Kumar Rocker had high hopes for himself entering his freshman year at Vanderbilt in 2019. But he didn’t get off to the start he envisioned. He allowed five runs in his first collegiate start against Texas Christian University. The right-handed pitcher surrendered six runs in his third Southeastern Conference start about one month later.
He didn’t let those early-season struggles derail his freshman season, though. Opposing teams scored more than three runs off Rocker just once over his final seven regular-season starts.
Rocker carried that success into postseason play. He tossed the first-ever no-hitter in NCAA Tournament Super Regional history when he struck out a remarkable 19 batters on 131 pitches against Duke.
His historic performance propelled him to two dominant performances in the College World Series. Vanderbilt won its second national championship in program history, and Rocker earned the CWS Most Outstanding Player award. He won both his starts and posted a 1.46 ERA in the CWS.
“I think I hit all different emotions during that season with performing bad to good and with ups and downs with just the season in general,” Rocker said. “I just really look back, and I am thankful for it. I am thankful for every moment of it. All I can do is just take things from that season, not necessarily to recreate them, but take what I can from it and implement it in this team.”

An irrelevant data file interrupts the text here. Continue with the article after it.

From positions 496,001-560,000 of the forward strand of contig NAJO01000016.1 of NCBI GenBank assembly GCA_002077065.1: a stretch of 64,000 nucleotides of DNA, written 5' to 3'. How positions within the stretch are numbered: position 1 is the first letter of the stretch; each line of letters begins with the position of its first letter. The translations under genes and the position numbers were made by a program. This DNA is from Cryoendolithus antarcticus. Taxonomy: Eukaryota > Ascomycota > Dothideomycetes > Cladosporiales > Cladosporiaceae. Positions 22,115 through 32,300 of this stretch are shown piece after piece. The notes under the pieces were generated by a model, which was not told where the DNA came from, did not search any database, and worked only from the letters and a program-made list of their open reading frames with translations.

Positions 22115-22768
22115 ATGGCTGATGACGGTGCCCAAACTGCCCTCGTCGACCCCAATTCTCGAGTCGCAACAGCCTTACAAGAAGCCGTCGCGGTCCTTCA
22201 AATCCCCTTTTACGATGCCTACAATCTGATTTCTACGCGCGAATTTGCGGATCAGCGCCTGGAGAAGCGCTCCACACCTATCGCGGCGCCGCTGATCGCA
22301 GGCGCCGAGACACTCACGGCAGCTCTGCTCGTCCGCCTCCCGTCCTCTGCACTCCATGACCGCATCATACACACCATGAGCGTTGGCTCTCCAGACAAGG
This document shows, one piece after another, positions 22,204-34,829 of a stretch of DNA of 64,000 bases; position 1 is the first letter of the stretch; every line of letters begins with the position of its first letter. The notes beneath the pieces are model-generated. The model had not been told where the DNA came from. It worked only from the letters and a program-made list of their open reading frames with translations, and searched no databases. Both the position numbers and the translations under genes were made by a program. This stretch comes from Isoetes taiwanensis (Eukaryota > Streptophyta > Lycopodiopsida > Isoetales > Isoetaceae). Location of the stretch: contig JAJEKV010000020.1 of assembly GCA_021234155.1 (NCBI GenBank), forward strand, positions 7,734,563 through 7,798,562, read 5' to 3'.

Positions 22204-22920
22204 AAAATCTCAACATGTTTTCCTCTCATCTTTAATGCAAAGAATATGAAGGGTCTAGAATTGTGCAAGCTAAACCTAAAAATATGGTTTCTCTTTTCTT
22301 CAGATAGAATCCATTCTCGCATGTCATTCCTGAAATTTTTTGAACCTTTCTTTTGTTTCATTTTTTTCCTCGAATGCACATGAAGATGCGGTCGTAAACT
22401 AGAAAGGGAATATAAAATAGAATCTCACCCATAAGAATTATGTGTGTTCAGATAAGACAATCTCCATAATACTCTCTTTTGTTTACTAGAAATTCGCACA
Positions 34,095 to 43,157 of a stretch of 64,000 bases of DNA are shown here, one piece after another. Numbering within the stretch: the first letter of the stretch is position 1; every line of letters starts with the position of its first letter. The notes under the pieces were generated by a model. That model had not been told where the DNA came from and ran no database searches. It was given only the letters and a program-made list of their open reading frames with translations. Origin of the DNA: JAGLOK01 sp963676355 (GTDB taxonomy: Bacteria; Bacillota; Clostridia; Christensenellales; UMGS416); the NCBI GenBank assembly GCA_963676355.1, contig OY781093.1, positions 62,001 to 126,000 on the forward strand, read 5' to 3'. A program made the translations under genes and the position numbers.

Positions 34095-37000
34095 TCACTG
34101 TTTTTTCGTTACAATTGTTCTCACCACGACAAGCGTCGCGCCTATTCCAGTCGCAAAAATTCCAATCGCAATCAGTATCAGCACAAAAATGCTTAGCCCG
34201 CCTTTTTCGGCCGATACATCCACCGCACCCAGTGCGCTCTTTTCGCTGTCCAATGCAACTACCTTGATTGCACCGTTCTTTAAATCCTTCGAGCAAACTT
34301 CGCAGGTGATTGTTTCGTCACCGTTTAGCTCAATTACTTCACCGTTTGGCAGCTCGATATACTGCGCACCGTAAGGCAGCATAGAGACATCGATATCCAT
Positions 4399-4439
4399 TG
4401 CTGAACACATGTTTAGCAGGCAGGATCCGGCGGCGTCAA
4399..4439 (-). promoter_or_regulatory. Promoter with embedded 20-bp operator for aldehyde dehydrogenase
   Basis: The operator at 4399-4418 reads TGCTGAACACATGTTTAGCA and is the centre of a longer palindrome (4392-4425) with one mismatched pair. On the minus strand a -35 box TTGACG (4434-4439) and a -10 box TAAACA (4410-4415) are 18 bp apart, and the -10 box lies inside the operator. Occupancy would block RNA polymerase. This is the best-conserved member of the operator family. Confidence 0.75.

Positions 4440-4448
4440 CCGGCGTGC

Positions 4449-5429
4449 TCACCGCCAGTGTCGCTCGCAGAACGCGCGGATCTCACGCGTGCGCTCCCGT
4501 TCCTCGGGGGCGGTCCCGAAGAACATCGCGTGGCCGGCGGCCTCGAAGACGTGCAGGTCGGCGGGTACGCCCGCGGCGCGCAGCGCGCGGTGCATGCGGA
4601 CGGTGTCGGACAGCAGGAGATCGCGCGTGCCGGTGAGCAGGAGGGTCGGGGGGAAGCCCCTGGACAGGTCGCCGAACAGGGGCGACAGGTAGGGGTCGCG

One thing Rocker hopes to take from his freshman season is the leadership traits the upperclassmen exhibited throughout Vanderbilt’s national championship run.
He’s eager to start his junior season after his sophomore year ended prematurely due to the COVID-19 pandemic. He also hopes to guide Vanderbilt back to the pinnacle of college baseball.
There will be a herd of professional scouts in attendance anytime Rocker toes the rubber this spring. Rocker is the presumptive favorite to go first overall to the Pittsburgh Pirates in the 2021 MLB draft in July.
Rocker has grown accustomed to the pro attention throughout his young career. Scouts flocked to his starts at North Oconee High School in Georgia over his final two years of high school. He was a potential first-round pick out of the prep ranks in 2018, but signability concerns caused him to fall to the Colorado Rockies in the 38th round.
The decision to attend a premier college baseball program known for its player development has paid off. Rocker has enhanced his skills on the mound to elevate his status as a pro prospect.
“I think I’ve improved a lot throughout my time at Vanderbilt,” Rocker said. “I am ready to get out there and show them what I can do.”
Rocker knew attending college would likely benefit him. His father, Tracy, has been a college and pro football coach for over 20 years and currently serves as the University of South Carolina’s defensive line coach.
His father was a defensive tackle at Auburn University and a third-round pick by the Washington Redskins in the 1989 NFL draft. He also was an inductee in the College Football Hall of Fame in 2004.
Growing up around college and pro athletics has aided Rocker’s development, as it allowed him to see what it takes to succeed at a high level from an early age.